Professor David Schubert, Who Led The Study, Told Cnbc Legal Issues Were A Major Roadblock Preventing Him And His Team From Conducting Further Research Into The Medicinal Properties Of Marijuana.

Compounds that occur naturally in the cannabis plant could be used to help treat dementia: Getty While initial findings published last year raise hopes cannabis compounds could one day form the basis of a new medicine to help treat Alzheimers disease , the next steps are proving slow. Professor David Schubert, who led the study, told CNBC legal issues were a major roadblock preventing him and his team from conducting further research into the medicinal properties of marijuana. Its so blatantly obvious that this plant should be studied in greater detail, he said. Its hard enough to get funding without having to worry about legal issues on top of it. Professor Schubert said the institute had submitted an application to the US Drug Enforcement Agency for permission to use cannabis extracts for tests on mice in December, but had not yet received a response. The researchers used a small amount of synthetically-produced cannabinoids in the first study, which was found to stimulate the removal of a toxic plaque associated with dementia in the brain. Dementia, which mainly affects older people, causes a deterioration in memory, thinking and behaviour and can impede someones ability to perform everyday activities. It affects around 47.5 million people worldwide, according to the World Health Organisation, and it recently overtook heart disease to become the leading cause of death in England and Wales. The most common type of dementia is Alzheimers disease. A protein called amyloid beta creates a harmful plaque in the brains of people with dementia that can destroy nerve cells. Research is ongoing into the role amyloid beta plays in the disease, but scientists believe the protein begins to http://michiganmedicalmarijuana.biz/ accumulate in brain cells well before Alzheimers symptoms manifest themselves. The team at the Salk Institute showed that THC reduced the amount of amyloid beta in nerve cells with high levels of the protein, allowing the cells to survive.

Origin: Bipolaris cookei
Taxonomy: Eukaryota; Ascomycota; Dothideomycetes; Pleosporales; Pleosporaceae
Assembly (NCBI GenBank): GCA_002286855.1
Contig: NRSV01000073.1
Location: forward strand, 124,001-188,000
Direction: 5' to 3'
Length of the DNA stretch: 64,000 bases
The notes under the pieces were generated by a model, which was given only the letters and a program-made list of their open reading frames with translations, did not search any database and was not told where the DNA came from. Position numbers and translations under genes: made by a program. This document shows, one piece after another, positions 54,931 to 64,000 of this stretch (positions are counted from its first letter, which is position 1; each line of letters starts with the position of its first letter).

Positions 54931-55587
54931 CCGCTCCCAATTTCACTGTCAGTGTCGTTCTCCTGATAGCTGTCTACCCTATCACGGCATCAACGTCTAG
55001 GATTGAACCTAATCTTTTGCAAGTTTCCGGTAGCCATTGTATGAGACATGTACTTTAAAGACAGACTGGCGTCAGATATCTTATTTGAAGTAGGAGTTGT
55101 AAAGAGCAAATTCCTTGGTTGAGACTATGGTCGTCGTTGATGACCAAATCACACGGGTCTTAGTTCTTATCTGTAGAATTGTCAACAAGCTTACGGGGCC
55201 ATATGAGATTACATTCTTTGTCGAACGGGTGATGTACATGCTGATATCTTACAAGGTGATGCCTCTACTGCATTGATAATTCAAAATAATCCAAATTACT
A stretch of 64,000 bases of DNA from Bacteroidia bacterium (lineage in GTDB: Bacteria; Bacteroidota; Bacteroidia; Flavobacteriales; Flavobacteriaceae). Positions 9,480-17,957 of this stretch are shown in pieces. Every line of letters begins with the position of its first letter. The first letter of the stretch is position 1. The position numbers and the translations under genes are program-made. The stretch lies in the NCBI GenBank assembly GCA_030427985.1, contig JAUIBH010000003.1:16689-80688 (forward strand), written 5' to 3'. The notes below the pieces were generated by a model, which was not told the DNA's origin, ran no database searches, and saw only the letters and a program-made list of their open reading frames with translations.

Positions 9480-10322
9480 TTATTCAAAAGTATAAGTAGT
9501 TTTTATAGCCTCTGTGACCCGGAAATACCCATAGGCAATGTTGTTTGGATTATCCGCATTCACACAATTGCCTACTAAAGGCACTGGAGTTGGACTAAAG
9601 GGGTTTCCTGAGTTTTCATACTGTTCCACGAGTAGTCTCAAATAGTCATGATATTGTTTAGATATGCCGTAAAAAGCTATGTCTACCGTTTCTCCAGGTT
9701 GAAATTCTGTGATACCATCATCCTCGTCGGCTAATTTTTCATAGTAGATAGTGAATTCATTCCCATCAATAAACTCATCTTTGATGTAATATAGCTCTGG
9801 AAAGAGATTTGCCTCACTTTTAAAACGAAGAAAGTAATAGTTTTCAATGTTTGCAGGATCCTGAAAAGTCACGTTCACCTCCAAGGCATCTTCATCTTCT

To read more visit https://www.yahoo.com/news/marijuana-could-hold-key-treating-075000478.html

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